Background: There is compelling evidence of a genetic foundation of patient-reported quality of life (QOL). Given the rapid development of substantial scientific advances in this area of research, the current paper updates and extends reviews published in 2010. Objectives: The objective was to provide an updated overview of the biological pathways, candidate genes, and molecular markers involved in fatigue, pain, negative (depressed mood) and positive (well-being/happiness) emotional functioning, social functioning, and overall QOL. Methods: We followed a purposeful search algorithm of existing literature to capture empirical papers investigating the relationship between biological pathways and molecular markers and the identified QOL domains. Results: Multiple major pathways are involved in each QOL domain. The inflammatory pathway has the strongest evidence as a controlling mechanism underlying fatigue. Inflammation and neurotransmission are key processes involved in pain perception, and the catechol-O-methyltransferase (COMT) gene is associated with multiple sorts of pain. The neurotransmitter and neuroplasticity theories have the strongest evidence for their relationship with depression. Oxytocin-related genes and genes involved in the serotonergic and dopaminergic pathways play a role in social functioning. Inflammatory pathways, via cytokines, also play an important role in overall QOL. Conclusions: Whereas the current findings need future experiments and replication efforts, they will provide researchers supportive background information when embarking on studies relating candidate genes and/or molecular markers to QOL domains. The ultimate goal of this area of research is to enhance patients' QOL.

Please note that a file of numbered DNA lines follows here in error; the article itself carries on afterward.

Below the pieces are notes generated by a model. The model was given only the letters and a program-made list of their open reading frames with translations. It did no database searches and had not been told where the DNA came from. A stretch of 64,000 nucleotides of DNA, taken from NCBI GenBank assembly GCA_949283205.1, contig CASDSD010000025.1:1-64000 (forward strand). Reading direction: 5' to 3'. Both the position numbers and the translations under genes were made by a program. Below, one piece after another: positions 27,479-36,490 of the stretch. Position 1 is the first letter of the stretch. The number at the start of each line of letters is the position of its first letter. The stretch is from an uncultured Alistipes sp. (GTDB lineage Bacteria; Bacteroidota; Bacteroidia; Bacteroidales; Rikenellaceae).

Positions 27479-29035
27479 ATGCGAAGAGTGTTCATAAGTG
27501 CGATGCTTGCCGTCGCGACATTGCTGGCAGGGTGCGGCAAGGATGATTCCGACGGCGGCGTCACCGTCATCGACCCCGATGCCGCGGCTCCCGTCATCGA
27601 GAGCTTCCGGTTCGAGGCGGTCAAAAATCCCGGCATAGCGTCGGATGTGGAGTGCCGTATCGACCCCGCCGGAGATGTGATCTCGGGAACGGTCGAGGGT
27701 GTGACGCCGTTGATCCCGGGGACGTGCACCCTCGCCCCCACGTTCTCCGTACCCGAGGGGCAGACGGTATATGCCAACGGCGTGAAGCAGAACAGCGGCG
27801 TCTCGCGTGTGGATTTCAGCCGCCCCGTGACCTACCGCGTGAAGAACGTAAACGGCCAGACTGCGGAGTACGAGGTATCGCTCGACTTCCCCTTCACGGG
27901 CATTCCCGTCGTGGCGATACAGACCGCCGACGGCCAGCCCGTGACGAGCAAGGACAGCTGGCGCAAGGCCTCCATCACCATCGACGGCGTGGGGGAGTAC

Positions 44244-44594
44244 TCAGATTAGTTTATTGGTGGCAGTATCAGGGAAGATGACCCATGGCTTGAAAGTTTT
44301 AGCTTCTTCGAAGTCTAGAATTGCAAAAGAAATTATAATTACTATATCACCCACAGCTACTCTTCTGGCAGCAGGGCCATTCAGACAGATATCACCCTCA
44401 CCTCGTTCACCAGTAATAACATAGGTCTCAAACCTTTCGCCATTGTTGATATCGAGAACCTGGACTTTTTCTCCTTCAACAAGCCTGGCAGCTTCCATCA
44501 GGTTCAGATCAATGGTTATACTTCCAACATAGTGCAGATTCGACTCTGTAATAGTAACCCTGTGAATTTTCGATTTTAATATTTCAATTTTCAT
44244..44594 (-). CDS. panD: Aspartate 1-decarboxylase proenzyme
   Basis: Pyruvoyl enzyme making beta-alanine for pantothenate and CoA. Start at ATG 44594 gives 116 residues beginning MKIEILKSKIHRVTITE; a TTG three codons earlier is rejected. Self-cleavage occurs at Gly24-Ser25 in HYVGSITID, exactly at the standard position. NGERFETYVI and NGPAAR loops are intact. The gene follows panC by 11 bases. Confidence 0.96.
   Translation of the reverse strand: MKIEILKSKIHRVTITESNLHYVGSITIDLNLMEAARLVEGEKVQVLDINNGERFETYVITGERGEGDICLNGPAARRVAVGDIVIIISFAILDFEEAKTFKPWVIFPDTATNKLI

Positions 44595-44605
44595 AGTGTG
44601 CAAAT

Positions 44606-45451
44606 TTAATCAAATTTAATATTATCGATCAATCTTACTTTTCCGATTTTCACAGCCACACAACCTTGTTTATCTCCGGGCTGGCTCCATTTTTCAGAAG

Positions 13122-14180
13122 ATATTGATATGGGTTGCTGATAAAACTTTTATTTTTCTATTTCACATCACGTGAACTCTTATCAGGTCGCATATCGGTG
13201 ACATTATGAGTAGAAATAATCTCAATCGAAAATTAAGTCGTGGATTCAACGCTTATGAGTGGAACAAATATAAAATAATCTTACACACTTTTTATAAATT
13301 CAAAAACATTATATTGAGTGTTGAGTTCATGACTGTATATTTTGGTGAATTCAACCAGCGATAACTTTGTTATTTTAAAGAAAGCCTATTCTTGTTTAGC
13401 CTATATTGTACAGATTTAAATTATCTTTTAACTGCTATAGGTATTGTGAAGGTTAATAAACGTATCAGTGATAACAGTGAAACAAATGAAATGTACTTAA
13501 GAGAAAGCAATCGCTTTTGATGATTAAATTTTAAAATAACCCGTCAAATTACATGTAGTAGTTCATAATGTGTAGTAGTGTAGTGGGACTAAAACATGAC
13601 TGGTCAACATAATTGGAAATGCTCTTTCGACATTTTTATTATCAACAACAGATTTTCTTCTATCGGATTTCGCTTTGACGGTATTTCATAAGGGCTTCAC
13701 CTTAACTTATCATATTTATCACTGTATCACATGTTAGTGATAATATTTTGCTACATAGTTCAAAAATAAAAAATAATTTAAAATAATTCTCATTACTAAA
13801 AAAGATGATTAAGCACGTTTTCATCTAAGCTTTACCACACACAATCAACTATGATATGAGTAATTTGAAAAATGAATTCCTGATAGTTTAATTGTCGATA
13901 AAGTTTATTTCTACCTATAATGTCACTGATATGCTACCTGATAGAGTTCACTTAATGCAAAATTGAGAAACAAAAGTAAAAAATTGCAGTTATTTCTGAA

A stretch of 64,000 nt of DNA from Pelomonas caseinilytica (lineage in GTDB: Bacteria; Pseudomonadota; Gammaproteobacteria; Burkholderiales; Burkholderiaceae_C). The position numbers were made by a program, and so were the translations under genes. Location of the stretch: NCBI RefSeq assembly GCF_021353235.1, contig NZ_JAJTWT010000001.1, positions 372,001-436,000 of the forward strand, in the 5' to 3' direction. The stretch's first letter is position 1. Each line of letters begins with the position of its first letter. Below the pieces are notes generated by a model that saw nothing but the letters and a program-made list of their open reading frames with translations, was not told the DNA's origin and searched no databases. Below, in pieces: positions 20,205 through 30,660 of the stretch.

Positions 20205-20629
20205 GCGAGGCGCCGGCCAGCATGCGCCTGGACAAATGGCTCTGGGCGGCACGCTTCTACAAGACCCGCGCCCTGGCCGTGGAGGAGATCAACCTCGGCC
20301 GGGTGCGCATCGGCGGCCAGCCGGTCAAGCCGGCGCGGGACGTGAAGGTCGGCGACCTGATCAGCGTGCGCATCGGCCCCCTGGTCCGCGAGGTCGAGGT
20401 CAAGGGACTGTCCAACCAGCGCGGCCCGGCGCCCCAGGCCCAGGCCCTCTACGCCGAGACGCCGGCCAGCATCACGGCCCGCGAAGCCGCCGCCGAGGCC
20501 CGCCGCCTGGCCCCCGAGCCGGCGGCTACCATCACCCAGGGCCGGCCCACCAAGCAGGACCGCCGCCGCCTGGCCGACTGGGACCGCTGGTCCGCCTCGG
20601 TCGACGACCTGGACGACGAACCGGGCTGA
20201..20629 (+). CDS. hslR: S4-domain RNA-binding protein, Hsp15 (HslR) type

- Biological pathways
- Molecular markers
- Patient-reported outcomes (PROs)/
- Quality of life
ASJC Scopus subject areas
- Public Health, Environmental and Occupational Health